You may believe that Valentine’s Day is about flowers, chocolates, expensive watches and other material goods, but you’re wrong: it’s about Project Management. When we think about it - whether you’re happily single, coupled or hoping to find that special someone – treating every one of your Valentine’s Day pursuits like a project might just be the key to your success. Let’s explore how.
If you and your partner choose to celebrate Valentine’s Day, there can often be a lot of media and peer pressure that stress you into thinking you need to conform to a specific romantic ideal. Similarly, you’ll often come across clients who are so rigid in their expectations for a project that the subsequent stress and inflexibility can result in an unhappy project, and an even unhappier project manager. You’ll often be very familiar with your target market and find yourself straying from what you know is effective in order to meet client demands.
Unfortunately, “the customer is king”, but this doesn’t necessarily mean that you need to follow their instructions to the letter. Great customer service takes many forms, and your primary objective is to deliver as successful a project as you can. If your partner, for example, demands a ridiculously expensive Valentine’s gift (or, on the other end of the spectrum, completely refuses to celebrate it with you!) you should make attempts to bring them round while respecting their opinion. Keep their tastes in mind, and compromise their demands with your suggestions. Taking this soft approach and staying focused on exceptional results can often win your clients round, while helping you to further understand their approach.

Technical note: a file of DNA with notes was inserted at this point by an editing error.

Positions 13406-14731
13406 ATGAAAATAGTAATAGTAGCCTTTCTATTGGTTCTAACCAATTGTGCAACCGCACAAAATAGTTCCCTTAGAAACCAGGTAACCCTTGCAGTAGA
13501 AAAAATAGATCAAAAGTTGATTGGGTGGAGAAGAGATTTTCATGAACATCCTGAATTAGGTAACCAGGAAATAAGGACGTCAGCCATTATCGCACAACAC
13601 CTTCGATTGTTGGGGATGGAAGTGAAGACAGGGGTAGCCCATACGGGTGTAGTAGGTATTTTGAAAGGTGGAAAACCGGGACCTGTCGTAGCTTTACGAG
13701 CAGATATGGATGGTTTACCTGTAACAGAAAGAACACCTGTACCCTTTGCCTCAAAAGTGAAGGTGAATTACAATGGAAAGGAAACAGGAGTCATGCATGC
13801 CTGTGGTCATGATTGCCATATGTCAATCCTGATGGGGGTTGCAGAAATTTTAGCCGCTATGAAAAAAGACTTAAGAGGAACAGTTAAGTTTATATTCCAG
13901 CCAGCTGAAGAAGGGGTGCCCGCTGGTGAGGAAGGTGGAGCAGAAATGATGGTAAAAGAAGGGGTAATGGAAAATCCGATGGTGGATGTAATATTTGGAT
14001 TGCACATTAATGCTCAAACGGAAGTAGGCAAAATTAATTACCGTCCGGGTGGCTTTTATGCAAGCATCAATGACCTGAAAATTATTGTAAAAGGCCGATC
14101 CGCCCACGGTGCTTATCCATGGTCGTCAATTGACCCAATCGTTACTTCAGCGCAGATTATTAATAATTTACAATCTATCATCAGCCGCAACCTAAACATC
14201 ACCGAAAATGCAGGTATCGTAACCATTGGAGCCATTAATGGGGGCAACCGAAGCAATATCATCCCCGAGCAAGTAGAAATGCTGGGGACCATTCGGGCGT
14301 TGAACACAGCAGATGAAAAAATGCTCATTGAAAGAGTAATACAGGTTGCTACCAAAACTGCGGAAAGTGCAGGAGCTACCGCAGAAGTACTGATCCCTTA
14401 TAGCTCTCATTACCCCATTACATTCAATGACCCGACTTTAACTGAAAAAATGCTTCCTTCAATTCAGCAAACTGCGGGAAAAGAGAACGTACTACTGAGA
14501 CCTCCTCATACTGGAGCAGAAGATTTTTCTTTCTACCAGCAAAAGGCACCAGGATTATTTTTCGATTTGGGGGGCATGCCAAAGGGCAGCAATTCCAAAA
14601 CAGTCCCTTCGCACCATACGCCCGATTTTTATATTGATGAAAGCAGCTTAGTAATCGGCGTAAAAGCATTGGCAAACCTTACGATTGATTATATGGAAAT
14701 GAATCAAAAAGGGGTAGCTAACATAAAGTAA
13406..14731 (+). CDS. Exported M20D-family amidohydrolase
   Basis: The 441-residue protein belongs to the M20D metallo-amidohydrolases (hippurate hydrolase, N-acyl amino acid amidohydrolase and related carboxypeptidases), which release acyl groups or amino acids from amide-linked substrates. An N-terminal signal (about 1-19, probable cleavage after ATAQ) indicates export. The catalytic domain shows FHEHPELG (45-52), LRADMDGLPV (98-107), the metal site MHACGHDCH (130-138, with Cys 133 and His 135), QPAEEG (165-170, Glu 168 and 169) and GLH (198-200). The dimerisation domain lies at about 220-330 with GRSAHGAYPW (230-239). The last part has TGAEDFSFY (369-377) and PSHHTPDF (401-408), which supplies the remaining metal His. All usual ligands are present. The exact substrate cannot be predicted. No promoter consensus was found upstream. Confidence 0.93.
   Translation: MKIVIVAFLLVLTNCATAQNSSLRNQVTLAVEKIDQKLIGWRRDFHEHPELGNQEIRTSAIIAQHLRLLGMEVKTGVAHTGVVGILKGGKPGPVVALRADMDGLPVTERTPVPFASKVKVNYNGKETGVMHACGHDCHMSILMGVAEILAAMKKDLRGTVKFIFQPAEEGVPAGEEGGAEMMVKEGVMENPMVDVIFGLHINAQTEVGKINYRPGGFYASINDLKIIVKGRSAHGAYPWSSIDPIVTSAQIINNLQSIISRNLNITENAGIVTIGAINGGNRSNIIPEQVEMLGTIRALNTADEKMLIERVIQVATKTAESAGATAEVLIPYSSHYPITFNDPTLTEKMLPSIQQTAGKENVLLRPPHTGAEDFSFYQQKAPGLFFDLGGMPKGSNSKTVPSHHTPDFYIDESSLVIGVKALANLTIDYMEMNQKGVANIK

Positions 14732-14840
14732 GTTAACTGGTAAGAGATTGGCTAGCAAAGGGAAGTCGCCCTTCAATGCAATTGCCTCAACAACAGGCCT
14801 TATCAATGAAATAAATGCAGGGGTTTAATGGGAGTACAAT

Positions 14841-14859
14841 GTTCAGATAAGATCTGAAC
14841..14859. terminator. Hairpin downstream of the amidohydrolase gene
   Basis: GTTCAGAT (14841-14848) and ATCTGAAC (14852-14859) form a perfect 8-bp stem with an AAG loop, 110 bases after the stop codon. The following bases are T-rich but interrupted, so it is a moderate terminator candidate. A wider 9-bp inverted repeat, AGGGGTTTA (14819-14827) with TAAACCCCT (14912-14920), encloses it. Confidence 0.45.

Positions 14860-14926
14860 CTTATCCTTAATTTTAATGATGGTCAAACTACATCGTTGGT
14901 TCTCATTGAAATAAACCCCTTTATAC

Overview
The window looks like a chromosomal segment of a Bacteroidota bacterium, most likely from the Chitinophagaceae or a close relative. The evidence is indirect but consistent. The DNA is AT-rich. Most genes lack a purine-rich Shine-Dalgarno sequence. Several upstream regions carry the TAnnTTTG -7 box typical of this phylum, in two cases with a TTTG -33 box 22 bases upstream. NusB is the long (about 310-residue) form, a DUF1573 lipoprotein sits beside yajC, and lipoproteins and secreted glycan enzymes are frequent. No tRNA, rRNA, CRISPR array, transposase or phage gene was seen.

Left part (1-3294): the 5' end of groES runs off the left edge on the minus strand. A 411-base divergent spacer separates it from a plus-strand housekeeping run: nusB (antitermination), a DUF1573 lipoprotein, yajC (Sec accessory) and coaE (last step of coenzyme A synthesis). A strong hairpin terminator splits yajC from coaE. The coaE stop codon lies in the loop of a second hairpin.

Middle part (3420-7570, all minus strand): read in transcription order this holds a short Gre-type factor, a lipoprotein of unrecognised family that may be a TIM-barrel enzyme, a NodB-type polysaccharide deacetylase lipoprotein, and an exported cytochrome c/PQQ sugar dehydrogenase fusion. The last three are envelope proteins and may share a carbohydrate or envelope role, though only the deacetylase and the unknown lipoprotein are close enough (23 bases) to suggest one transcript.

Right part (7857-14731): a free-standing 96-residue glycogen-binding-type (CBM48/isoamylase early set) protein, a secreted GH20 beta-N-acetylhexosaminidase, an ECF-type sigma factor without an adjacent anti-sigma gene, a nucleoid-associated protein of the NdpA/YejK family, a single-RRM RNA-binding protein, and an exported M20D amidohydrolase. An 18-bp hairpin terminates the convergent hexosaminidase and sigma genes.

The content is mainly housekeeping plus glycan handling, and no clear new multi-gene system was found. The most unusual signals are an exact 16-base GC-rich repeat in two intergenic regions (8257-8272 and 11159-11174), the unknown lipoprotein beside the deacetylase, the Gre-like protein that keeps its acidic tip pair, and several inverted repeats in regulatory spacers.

It can be frustrating when you have lots of fantastic hopes and ideas, but never seem to be able to get others on board with them. This goes for dating and project management! You can often go on date after date, or to meeting after meeting, repeating your intentions until you’re blue in the face, but still seem to get nowhere. Some people may even appear interested to begin with, but that interest soon fizzles away as they turn their attentions to their own pursuits.
What can you do about this? Non-pushy persistence is key. Project managers must be patient, controlled and capable of spotting the key moments where they can maximise their ideas and opportunities. Secondly, share your ideas as broadly and clearly as you can – chances are you’ll find at least one person on the same wavelength as you who will help you achieve your goals. Once you’ve managed to pique someone’s interest, be sure to follow up with them in a positive, collaborative way. Ask them questions about their ideas and intentions, and if they lose interest and back out from your project, be courteous and understanding. There will always be other interested parties, and a polite farewell can even encourage people to return to your project if they feel ready to.
People’s expectations of Valentine’s Day can also put a lot of pressure on single people, even when they don’t want to be part of it! Sometimes you’ll have your own ideas and projects you want to focus on, and you may only be ready to share these should the right partner or client come along. This is perfectly ok! By looking after yourself and ideas, you can often make them better both for yourself and potential collaborators. If people why you aren’t willing to enter into a project you’re not interested in, you’re well within your rights to tell them to back off.
However, it can be useful to help out with others’ projects sometimes, and support them in spirit. For example, if your friend’s partner comes to you for advice about Valentine’s gifts, or a client asks for your help with a project, being uncooperative and impatient may come back to bite you at a later date. Also, if you’re not involved in a project, but are aware of it going on, we don’t recommend going on social media to complain loudly about them rubbing the project in your face, or having a massive rant about how the entire concept behind the project is for idiots (no-one likes Valentine’s Day moaners). Instead, stay focused on you and your work, help if you can and politely decline if you can’t – it’s what you set out to do to begin with.
So, if you’re single, coupled or looking to find that special someone soon, we seriously recommend reading up on your project management methodology. Empathy, organisation and persistence are all fantastic traits to cultivate as a project manager. For more information about our project management training, click here.